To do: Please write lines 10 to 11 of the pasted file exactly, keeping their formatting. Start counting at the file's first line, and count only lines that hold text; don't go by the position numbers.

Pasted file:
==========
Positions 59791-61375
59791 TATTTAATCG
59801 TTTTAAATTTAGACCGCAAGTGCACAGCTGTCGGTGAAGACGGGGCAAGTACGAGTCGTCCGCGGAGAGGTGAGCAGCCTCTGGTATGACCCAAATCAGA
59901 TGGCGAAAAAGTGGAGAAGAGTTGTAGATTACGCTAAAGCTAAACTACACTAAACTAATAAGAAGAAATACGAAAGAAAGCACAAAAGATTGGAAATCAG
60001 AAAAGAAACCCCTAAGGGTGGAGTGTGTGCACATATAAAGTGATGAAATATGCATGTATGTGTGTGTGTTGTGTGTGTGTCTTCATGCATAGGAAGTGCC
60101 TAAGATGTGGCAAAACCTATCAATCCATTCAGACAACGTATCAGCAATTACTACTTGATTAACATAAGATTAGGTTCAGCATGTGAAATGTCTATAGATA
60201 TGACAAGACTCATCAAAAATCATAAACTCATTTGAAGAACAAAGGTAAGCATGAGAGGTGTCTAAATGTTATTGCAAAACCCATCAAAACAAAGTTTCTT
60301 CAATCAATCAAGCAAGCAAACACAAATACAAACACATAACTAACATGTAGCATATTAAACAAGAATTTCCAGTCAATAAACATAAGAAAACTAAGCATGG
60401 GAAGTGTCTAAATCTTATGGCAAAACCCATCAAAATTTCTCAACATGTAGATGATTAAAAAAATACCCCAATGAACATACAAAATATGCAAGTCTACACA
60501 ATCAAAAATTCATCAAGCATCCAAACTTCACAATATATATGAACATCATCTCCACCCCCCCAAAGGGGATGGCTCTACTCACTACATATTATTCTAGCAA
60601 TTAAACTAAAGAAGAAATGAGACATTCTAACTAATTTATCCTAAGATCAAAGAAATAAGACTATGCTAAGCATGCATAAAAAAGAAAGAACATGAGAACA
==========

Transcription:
60501 ATCAAAAATTCATCAAGCATCCAAACTTCACAATATATATGAACATCATCTCCACCCCCCCAAAGGGGATGGCTCTACTCACTACATATTATTCTAGCAA
60601 TTAAACTAAAGAAGAAATGAGACATTCTAACTAATTTATCCTAAGATCAAAGAAATAAGACTATGCTAAGCATGCATAAAAAAGAAAGAACATGAGAACA